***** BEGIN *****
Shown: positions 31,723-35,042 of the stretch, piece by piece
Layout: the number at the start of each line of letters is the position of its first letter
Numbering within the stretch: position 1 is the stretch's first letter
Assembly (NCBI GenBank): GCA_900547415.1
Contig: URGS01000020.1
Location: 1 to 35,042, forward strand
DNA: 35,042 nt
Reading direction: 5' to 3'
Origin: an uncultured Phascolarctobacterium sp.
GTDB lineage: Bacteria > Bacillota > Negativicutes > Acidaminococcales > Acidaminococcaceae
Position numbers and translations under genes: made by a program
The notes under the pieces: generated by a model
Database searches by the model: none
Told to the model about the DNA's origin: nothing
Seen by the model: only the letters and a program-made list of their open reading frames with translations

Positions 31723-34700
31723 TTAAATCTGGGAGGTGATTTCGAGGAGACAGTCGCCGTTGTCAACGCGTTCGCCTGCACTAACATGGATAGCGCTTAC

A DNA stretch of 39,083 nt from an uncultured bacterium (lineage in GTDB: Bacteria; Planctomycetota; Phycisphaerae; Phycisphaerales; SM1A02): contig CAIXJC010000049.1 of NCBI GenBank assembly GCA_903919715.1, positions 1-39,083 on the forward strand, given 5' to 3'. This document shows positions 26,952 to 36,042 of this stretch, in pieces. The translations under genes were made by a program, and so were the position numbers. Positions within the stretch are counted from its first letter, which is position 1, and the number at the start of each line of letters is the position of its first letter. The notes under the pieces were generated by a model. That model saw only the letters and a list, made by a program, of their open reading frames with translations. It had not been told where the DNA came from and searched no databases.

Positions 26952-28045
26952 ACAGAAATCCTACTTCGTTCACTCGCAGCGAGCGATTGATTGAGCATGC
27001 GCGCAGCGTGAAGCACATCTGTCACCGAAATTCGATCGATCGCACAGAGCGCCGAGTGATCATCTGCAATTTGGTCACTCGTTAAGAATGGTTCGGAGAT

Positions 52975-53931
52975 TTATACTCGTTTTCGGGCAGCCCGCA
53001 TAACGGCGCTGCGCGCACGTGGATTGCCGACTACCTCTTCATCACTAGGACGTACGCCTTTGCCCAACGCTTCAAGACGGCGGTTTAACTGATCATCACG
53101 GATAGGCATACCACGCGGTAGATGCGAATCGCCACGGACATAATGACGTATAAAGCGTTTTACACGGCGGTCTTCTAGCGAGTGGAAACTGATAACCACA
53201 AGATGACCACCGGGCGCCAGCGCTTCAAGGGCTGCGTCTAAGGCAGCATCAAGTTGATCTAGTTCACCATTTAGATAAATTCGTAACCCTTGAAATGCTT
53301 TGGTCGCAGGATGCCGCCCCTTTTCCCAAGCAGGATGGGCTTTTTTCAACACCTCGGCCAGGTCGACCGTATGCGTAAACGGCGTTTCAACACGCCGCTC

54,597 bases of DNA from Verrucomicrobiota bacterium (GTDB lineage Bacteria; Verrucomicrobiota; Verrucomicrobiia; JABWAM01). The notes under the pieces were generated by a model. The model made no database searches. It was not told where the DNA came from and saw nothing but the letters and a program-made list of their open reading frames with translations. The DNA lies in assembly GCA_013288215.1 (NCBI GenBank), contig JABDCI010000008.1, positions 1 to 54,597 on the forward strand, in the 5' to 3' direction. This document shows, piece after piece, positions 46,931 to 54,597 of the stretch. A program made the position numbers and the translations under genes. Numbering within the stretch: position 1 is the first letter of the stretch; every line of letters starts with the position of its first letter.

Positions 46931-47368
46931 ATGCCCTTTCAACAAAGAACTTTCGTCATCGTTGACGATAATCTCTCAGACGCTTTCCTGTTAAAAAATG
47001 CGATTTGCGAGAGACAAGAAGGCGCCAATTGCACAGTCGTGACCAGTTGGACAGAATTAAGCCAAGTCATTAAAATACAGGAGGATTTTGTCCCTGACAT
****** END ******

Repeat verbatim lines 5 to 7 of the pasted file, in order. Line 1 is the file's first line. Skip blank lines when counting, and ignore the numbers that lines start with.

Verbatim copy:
Contig: URGS01000020.1
Location: 1 to 35,042, forward strand
DNA: 35,042 nt